Sports
Dawn Muenchrath/the Gauntlet

A World Cup tournament for the ages

Germany is first ever European team to win competition hosted in South America

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The FIFA World Cup — the biggest single-sport event in the world — wrapped up in Brazil on Sunday.

The month long tournament began June 12 when host nation Brazil opened the tournament with a 3–1 win over Croatia.

Brazilian forward Neymar showed why he’s carrying the weight of a nation on his shoulders when he scored twice in the opening match with a goal in each half.

The Brazilian’s success in the group stage was cut short after a draw against Mexico, leaving the first-place spot open in the group’s final matches.

Brazil’s great start led them to the Round of 16. They first faced Chile who proved to be a tough competitor when the game went to a penalty shootout. The game was millimetres away from going to Chile when the last kick went off the post. Brazil’s goalkeeper, Julio Cesar, redeemed himself from his terrible performance in the last World Cup, landing Brazil in the quarter-finals with a 3–2 win.

Brazil went on to defeat Colombia in the quarter-finals 2–1. However, the win was bittersweet, as Neymar suffered a tournament-ending spinal injury via a tackle by defender Juan Zúñiga that went unpenalized.

Brazilian coach Luis Felipe Scolari seemed stressed about losing his key player, but fans could still taste World Cup glory with the prospect of a win against their upcoming opponents, Germany.

The nightmare of losing this close to the end became reality when the eventual tournament champions, Germany, obliterated Brazil by scoring four goals in six minutes, with the final score 7–1 for the Germans.

Brazil went on to play the Netherlands for the third place spot. The Dutchmen came to Brazil with a vengeance after losing to Spain 1–0 in the 2010 World Cup finals.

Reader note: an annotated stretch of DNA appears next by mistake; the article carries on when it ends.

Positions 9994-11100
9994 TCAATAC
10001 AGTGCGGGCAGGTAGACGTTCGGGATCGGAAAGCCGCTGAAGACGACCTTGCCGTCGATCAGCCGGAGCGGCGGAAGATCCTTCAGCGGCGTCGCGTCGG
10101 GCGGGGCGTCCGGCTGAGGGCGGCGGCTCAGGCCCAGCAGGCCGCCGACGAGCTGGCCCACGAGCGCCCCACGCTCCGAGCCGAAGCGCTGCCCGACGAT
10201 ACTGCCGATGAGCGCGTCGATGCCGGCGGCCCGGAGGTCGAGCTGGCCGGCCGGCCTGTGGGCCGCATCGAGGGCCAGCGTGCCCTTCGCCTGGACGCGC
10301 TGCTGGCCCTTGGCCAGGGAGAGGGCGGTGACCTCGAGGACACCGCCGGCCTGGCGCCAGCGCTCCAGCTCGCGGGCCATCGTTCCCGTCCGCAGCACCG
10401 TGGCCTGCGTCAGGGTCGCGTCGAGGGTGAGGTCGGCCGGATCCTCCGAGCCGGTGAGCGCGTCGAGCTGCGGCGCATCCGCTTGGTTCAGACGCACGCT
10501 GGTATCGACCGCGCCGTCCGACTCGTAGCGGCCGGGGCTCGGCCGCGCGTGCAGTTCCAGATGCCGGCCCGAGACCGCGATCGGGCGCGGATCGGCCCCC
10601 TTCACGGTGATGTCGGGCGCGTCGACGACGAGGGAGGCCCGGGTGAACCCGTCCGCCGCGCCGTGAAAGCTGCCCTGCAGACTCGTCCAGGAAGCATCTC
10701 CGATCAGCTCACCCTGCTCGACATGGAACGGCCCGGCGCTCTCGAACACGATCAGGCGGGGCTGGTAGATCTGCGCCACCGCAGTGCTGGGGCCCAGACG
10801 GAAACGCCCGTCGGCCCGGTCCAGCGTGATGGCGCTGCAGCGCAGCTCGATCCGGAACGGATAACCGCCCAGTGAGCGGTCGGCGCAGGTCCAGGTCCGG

The Netherlands opened their competition against Spain. Robin van Persie scored an impressive goal by diving to head the ball with a deep assist from Daley Blind that tied the score 1–1. The Dutch got their revenge in the second half by dethroning Spain with a 5–1 win.

Spain was shocked over the defeat and never recovered. They lost back-to-back games in the group stage, and the defending champions were quickly eliminated.

There were a few Cinderella teams to make it into the Round of 16. Greece made history by competing in the knockout stages for the first time, but got eliminated by Costa Rica 5–3 in penalty kicks. USA snuck into the Round of 16 and knocked out tournament heavy-weights Portugal. However, USA’s glory was short lived as they later lost 2–1 to Belgium in the quarterfinals.

Belgium was said to be the dark horse of the World Cup and they lived up to it by making the quarterfinals. But they couldn’t beat Argentina’s forward Lionel Messi, who set up Gonzalo Higuain for the game winning goal.

The Dutch would not back down in their attempt to claim the championship title. They tied Costa Rica, sending the game to a penalty shootout and won 4–3, furthering their chances to take the championship.

The semi-finals featured heavyweights Argentina and Holland. Argentina won 4–2 in penalty kicks, securing their spot in the finals against Germany.

The game was anything but redeeming for the Brazilians. They lost 3–0 to the Dutch, which placed them fourth in the world.

The final match between Germany and Argentina kept everyone on their toes when the match went into extra-time.

In the 88th minute, Mario Gotze was subbed on for Miroslav Klose. In the 112th minute, Gotze, at the tender age of 22, scored the defining goal for the Germans to win the 2014 World Cup.

The Golden Glove of the World Cup was awarded to Germany’s “keeper sweeper,” Manuel Neuer. Barcelona’s Lionel Messi was rewarded the Golden Ball for being the most outstanding player in the tournament.

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